This recent act of aggression by Armenia has severely undermined the peace process in the region and even Azerbaijan’s critics were compelled to admit detrimental consequences of the incident at meetings with leaders of the two South Caucasus nations. Consequently, the likelihood of war has once again surfaced as the most immediate threat in the region. The entire onus for the current volatile situation lies with Armenia due to its instigation of the armed conflict.

    Armenian PM Nikol Pashinyan (L), German Chancellor Olaf Scholz (C), and Azerbaijani President Ilham Aliyev (R) (X; Nikol Pashinyan)

    Despite the apparent oddity, Armenia's official stance, particularly that of Yerevan, does not show any inclination toward taking ownership of its actions. The Pashinyan government is seemingly on a path to rationalize its military instigations indirectly, putting the blame squarely on Azerbaijan. Recent declarations and conduct from official Yerevan provide ample evidence to support this conclusion.

    A clear understanding of this stance can be achieved by observing Armenian Prime Minister Nikol Pashinyan's response to recent happenings. He stated that the Armenian defence minister issued directives to respect the ceasefire and to avoid falling into the trap of provocations. He further elaborated, stating that any breaches of the directive would be subject to investigation and subsequent repercussions. The Armenian prime minister’s claim that Azerbaijan retaliated forcefully, irrespective of the ongoing investigations, was minimal irresponsibility and failure to learn a lesson from Azerbaijan’s remarks that no crime would remain unpunished.

    Prime Minister Nikol Pashinyan apparently fails to comprehend a basic fact - the directives issued by Armenian ministers are applicable only within Armenian territory. Yet, the legitimacy of decisions made by Pashinyan's government within Armenia itself raises substantial scepticism. On the contrary, Azerbaijan does not need to await the outcomes, having witnessed the degree of fulfilment of the Armenian defence minister's directive.

    The only significant military reality for Baku is the assault launched on Azerbaijani territory from a foreign nation, necessitating a fitting response, a right Azerbaijan exercised. Now, Yerevan can continue to scrutinize the military provocation instigated by Armenia and its unavoidable repercussions at its leisure.

    Evidently, Prime Minister Nikol Pashinyan is attempting to frame the situation exclusively from an Armenian standpoint. He disregards the fact that Armenia was the initiator of the conflict and characterizes Azerbaijan's rightful retaliation to the military provocation as an act of aggression towards Armenia. It seems as if the prime minister is under the impression that Armenia has the liberty to provoke Azerbaijan militarily without any consequences. However, he misinterprets Azerbaijan's response to Armenia's act of war as a policy of military aggression.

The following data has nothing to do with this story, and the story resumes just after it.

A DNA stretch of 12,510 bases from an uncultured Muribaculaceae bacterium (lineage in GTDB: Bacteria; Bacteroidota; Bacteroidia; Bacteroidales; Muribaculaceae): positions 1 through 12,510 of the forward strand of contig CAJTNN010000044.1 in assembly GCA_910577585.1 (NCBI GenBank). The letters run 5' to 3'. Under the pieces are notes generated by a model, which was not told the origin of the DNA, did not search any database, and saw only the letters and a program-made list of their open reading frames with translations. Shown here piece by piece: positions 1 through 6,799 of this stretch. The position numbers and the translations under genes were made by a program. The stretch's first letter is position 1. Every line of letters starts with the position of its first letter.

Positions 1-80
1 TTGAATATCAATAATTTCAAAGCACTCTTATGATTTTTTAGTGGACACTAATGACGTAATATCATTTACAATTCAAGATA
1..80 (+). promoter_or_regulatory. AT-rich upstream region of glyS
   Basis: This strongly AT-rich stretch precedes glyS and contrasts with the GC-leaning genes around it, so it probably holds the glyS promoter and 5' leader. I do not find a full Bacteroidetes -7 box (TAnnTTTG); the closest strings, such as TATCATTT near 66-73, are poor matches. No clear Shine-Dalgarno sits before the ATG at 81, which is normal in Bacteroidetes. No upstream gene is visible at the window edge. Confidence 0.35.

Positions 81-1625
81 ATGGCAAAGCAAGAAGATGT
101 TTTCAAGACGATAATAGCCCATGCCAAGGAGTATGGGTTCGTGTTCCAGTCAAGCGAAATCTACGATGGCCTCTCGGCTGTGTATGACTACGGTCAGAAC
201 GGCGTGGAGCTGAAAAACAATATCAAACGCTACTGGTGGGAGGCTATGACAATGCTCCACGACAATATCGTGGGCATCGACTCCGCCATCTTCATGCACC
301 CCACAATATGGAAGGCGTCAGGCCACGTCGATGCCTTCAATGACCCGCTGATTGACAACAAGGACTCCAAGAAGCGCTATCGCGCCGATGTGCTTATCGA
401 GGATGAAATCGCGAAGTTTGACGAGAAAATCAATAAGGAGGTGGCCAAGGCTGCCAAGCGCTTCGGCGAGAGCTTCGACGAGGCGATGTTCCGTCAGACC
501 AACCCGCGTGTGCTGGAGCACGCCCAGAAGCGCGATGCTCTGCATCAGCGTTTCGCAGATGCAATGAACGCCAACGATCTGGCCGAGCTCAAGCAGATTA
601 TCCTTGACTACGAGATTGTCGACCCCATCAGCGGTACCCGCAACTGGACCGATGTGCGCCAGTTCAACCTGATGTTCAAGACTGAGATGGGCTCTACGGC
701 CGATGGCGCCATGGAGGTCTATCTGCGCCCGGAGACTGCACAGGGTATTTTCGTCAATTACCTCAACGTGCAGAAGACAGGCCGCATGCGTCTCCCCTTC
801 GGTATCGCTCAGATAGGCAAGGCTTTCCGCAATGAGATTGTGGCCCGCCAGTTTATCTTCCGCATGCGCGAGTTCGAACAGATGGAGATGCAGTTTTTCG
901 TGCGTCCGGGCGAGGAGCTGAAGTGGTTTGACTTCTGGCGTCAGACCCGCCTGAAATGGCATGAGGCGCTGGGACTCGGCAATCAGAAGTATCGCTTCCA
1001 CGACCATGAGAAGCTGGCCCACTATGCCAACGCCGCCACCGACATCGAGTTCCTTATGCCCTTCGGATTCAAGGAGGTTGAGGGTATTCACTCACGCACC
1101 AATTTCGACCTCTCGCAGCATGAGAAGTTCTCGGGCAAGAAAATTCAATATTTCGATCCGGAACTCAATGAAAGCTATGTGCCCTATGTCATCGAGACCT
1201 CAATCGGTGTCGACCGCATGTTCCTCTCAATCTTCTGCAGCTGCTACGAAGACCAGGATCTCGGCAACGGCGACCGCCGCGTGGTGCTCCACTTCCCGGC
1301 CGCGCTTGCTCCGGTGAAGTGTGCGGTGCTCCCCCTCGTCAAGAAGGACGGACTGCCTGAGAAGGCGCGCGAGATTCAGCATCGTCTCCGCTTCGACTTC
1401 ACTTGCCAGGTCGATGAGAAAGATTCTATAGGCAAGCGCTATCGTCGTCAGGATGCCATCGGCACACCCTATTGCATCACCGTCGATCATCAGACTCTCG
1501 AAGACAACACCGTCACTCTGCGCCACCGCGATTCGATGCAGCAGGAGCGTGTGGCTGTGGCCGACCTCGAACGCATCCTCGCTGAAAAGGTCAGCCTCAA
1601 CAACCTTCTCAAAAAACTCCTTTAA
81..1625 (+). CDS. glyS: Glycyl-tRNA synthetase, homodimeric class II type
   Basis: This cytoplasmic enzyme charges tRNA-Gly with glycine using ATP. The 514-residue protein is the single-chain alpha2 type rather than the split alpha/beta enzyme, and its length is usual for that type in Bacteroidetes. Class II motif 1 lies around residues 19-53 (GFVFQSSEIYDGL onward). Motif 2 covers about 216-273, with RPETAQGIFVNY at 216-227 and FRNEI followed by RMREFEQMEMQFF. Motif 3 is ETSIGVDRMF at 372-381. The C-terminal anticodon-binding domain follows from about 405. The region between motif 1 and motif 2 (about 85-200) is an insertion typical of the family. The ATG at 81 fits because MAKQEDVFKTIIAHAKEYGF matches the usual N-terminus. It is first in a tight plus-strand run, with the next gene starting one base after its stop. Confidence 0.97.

Nikol Pashinyan either fails to comprehend or deliberately overlooks the fact that Azerbaijan's response is intended to preserve the stability and security on borders. Baku is confident that any lack of immediate and severe response to Armenia's military provocations could potentially encourage the adversary to perpetuate armed conflict along the border region. Official Baku is resolute in its decision to deny Armenia the opportunity to develop such provocative tendencies.

    The prime minister alleges that Azerbaijan insists on a policy of "give me what I want through negotiations, otherwise, I will seize it through conflict". The Armenian leader neglects to remember that eight Azerbaijani villages continue to languish under Armenian occupation. The Armenian government must absolutely return these villages to their rightful owner - Azerbaijan.

    Baku advocates for the resolution of such issues through diplomatic discussions. However, if the Armenian government complicates the negotiation process and attempts to dodge returning the occupied territories under various pretences, it should brace itself for potential military repercussions. Rightly so, official Baku has no intentions of allowing Azerbaijani territories to remain under Armenian control. These developments highlight that official Yerevan is steadfast in its traditionally uncooperative stance.

    The Pashinyan administration is banking on the backing of the USA, the EU, and France towards Armenia. Yerevan is under the impression that the international allies of Armenia will manage to shield it from the impending military clash with Azerbaijan. However, this is a perilous gamble for Armenia, as the US, the EU, and France may not be inclined, or even able, to rally to Armenia's defence.